It’s a good bet that one of the first words that pops into most peoples’ heads when they hear "Millennial" is "social media."
While Millennials may be the "social generation," that does not mean that they are inherently corporate social geniuses. Maintaining personal accounts is very different from curating business social accounts. Many companies hire Millennials presuming that they’ll be a silver bullet for their social branding struggles; however, that’s not always the case. Here are a few areas where Millennials may need social education:
First of all, a lot of Millennials have something I like to call social ADD. Most Millennials use more than one social platform; they whimsically jump from Twitter to Instagram and then onto Snapchat, and while that’s fine for personal social use, it does not translate well to business. Corporate use of social media needs to be calculated and well executed. Simply joining an account because it’s the "next big thing" without a plan isn’t advisable, nor will it benefit your business. A social strategy is always needed, so make sure you know who your target audience is for each channel so you can tailor content accordingly.
Cohesive platform integration
Speaking of content, a lack of social integration can be just as detrimental to a strong corporate social strategy as erratically jumping from account to account. Many businesses incorporate as many platforms as possible to connect with all of their consumers, but Millennials can struggle with successfully integrating various social networks to create connected campaigns over multiple platforms and differentiating the content needed for each. Visual networks such as Instagram and YouTube are effective foundations for advertising campaigns that attract consumers while more substantive networks such as LinkedIn are important for connecting with and informing influencers. Meanwhile, Twitter remains a fundamental component of the most agile and effective social CRM strategies. Millennials are adept at understanding how different sites appeal to different audiences. However, they tend to lack the marketing and customer relationship management expertise to pull various social platforms and their audiences together into one well-developed social strategy.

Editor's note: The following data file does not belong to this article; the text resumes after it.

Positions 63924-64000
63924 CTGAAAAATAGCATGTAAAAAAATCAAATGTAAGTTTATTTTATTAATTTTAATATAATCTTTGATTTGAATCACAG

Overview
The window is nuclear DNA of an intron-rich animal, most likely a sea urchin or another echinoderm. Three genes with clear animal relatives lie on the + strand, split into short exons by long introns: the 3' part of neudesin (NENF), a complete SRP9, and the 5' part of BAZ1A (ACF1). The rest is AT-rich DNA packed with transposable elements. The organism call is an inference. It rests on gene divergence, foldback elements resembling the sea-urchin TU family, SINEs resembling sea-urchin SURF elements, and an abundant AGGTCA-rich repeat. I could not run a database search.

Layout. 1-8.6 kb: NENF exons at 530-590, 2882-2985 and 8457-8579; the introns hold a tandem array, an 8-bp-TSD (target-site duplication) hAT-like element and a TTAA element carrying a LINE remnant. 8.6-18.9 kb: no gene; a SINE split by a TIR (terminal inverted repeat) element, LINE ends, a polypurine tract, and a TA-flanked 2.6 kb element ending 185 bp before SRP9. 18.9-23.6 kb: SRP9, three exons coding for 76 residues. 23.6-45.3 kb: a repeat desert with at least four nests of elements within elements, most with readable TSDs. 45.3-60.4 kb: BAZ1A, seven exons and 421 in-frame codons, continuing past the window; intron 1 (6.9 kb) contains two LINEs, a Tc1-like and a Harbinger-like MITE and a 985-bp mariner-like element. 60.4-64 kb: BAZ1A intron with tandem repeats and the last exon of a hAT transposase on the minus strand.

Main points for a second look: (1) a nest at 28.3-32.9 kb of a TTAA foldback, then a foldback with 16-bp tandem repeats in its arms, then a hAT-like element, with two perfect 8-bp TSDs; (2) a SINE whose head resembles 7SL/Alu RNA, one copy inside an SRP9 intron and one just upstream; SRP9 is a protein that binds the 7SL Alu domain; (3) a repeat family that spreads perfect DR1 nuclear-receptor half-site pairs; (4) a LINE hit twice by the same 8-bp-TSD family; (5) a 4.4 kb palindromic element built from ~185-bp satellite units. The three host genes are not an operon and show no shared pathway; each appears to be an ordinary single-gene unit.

Brand voice on social
Millennials can also struggle to fully grasp brand voice. While creating pithy social content may seem like second nature to many of them, they frequently struggle to develop a cohesive global brand voice. Companies need to ensure that their voice is coming though successfully on social, and it takes a seasoned and educated brand team to develop voice both on and off social. Social voice needs to be informal but also informative, and most importantly in line with the company’s goals and values.
Social for internal communications
Perhaps because Millennials grew up in an era when social was primarily used to pass time and connect with friends, they haven’t quite grasped how to use social to save time. Internal communication social platforms can be immensely beneficial to businesses by expediting internal operations and preventing endless email chains. Many Millennials struggle with the paradigm shift of using tools like Facebook and Twitter to save time as opposed to waste it. It’s essential that Millennials learn how to use social to help internal teams move with greater fluidity and ease to decrease to maximize their productivity.
Too much information
Millennials are inclined to overshare, and oversharing is a huge no-no for businesses when it comes to social media. Creating a voice is integral to developing a successful social program, but sharing too much can be a detriment your brand image. Knowing when to post and how often to post is also essential to successful enterprise social media management. Followers get post-fatigue when their favorite brands are constantly updating. Monitoring feedback from followers and optimizing analytics is key to tailoring an appropriate posting cadence.
Not surprisingly, Millennials struggle with keeping their personal social accounts private and separate from their professional life. They sometimes develop an attitude towards social that is almost entitled in nature – they think it’s merely a way for them to share whatever they want, whenever they want – without any repercussions. As recent college graduates, Millennials are frequently in the habit of posting social content on their personal accounts that may be inappropriate for the office. Millennials often don’t fully recognize that they will be held accountable for their actions on social, and that there are consequences as severe as possible termination if inappropriate social content is posted publicly.
Don’t get me wrong; Millennials are still the social generation. They tend to have an unparalleled ability to nimbly pick up on new social platforms and trends. However, organizations would be wise to not mistake that natural ability for expertise and invest in social media education for their younger hires to ensure they don’t experience any of these pitfalls.
William Ward is director of education strategy at Hootsuite and a professor at Syracuse University.